Did you watch The Amazing Race Penang episode last night? Catch it here if you’d missed it.
I haven’t been home to Penang since last June so I have been craving all sorts of Penang hawker/street food, including Penang Hokkien Char—a stir-fried noodles dish in a savory sauce and served with a dollop of sambal belacan at hawker centers.
A similar dish found in Malaysia is KL Hokkien Mee (check out the guest post by Citrus and Candy), which is thick noodles in a very dark-color sauce commonly found in KL and its surrounding areas. Penang Hokkien Char consists of a medley of yellow noodles and rice vemicelli, in a lighter sauce. I love eating Hokkien Char, flavoring the noodles with the pungent and spicy sambal belacan, it’s very tasty.
Penang Hokkien Char is usually served by Char Hor Fun hawkers, meaning you probably won’t find a stand-alone hawker stall selling only Hokkien Char, but if the hawker sells Char Hor Fun, it’s very likely that he/she also offers Hokkien Char, E-Fu Noodles, and others noodle dishes. So, be on the lookout for Char Hor Fun vendors if you wish to try this dish in Penang.
This is my easy Penang Hokkien Char recipe and you can get my sambal belacan recipe here. Enjoy!
6 oz. vermicelli (soaked in warm water until soft, drained)
6 oz. yellow noodles (rinsed with cold water, drained)
6 shrimp (shelled and deveined)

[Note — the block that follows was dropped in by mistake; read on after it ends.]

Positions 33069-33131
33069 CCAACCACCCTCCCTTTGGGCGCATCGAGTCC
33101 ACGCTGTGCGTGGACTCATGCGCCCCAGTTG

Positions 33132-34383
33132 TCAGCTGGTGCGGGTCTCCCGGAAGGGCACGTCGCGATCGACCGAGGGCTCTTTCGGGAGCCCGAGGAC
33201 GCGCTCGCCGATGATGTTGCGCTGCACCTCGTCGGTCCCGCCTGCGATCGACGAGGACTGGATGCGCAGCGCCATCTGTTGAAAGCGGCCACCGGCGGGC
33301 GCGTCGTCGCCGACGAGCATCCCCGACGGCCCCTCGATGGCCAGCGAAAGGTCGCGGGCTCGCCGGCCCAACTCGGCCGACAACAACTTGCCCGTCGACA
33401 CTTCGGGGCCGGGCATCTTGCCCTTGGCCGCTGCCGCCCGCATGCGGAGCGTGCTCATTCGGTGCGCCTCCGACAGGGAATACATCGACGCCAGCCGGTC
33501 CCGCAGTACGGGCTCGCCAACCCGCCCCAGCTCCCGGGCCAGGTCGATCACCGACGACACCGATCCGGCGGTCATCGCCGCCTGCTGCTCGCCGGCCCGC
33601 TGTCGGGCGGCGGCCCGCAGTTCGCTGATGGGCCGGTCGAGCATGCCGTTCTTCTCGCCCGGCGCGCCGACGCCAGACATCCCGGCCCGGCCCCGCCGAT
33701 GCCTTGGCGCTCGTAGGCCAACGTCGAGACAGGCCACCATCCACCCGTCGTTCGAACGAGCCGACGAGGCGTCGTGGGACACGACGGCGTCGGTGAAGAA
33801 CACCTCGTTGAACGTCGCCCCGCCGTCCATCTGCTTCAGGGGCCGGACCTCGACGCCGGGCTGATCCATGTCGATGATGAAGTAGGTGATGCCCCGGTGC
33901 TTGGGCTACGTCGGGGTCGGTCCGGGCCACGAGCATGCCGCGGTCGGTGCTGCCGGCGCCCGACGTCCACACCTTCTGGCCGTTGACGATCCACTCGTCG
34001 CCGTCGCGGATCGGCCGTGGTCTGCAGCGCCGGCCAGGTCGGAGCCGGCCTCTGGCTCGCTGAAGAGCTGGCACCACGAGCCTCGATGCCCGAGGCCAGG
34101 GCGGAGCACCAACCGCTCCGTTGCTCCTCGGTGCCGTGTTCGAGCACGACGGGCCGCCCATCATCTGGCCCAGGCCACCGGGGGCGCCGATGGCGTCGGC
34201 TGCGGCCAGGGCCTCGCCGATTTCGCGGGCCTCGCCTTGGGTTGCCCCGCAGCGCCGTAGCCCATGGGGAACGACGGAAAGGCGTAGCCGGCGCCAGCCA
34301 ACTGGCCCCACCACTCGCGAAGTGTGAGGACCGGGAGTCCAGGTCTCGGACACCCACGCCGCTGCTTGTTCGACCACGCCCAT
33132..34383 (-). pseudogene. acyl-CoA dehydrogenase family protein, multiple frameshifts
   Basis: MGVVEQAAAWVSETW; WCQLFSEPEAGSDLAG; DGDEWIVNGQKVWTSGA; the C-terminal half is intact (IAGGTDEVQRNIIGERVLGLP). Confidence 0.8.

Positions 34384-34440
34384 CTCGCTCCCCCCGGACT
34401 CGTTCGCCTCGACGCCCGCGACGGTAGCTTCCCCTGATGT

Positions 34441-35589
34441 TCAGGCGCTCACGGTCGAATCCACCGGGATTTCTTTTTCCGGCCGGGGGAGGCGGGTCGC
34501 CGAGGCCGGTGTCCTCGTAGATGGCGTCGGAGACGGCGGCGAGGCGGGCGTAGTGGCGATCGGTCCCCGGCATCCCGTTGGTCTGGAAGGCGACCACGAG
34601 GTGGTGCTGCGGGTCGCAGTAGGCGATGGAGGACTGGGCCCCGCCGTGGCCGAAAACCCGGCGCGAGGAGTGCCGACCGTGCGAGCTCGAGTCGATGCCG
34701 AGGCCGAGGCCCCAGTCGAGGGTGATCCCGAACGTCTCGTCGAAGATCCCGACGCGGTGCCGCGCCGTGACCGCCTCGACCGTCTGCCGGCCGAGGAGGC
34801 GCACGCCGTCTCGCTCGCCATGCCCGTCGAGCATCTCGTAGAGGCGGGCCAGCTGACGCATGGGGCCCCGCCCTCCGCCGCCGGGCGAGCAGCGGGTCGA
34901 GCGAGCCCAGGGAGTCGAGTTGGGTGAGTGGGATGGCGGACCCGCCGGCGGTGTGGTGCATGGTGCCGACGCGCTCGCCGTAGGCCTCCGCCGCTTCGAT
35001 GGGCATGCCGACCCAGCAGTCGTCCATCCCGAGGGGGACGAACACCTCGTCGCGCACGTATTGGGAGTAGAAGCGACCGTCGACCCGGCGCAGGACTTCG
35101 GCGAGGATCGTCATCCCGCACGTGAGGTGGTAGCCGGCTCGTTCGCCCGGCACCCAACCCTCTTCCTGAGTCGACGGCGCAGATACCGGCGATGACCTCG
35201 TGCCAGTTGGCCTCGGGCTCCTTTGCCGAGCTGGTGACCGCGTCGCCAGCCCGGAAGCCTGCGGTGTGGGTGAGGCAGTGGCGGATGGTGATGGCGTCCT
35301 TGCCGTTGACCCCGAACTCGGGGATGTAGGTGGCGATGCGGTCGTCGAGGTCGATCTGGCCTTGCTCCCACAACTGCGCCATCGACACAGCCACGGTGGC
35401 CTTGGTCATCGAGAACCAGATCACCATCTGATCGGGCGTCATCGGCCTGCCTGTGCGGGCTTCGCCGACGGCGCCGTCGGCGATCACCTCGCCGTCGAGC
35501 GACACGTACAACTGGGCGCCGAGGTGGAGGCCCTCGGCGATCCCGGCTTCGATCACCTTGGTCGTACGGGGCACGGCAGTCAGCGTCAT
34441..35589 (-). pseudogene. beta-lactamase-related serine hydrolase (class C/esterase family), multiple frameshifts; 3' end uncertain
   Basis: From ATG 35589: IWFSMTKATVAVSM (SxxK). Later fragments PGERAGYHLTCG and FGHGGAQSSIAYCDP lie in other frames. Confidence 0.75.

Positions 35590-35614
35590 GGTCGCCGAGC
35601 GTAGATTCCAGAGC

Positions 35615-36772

4 fish balls (cut into slices)
2 oz. pork (cut into slices)
2 oz. choy sum/Chinese mustard green (cut into 2-inch lengths)
2 cloves garlic (minced)
4 oz. bean sprouts
2 1/2 tablespoon soy sauce
1 1/2 tablespoon kecap manis (sweet soy sauce)
3 dashes white pepper powder
2 tablespoons oil
3/4 cup water
Fried shallot crisps
Heat up a wok on high flame/heat and add cooking oil. When the oil is heated, add the minced garlic and stir-fry until aromatic. Add the pork slices, shrimp, fish balls, into the wok and stir-fry until they are half-cooked. Add in the choy sum, bean sprouts, noodles, vermicelli and toss all the ingredients quickly with the spatula. Add the soy sauce, sweet soy sauce (kecap manis), water, pepper powder, and keep stirring until the noodles are cooked through (make sure not to overcooked the noodles). Dish out and garnish with some fried shallot crisps and serve immediately with a dollop of sambal belacan.
In the United States, I can’t find Malaysian thick soy sauce, which is slightly sweet in taste so I often use Indonesian kecap manis as a substitute. If you are in Malaysia, use the local thick soy sauce. If you can’t find kecap manis, you can use Chinese-style dark soy sauce, but you might want to add a pinch of sugar to balance the flavor of this dish.
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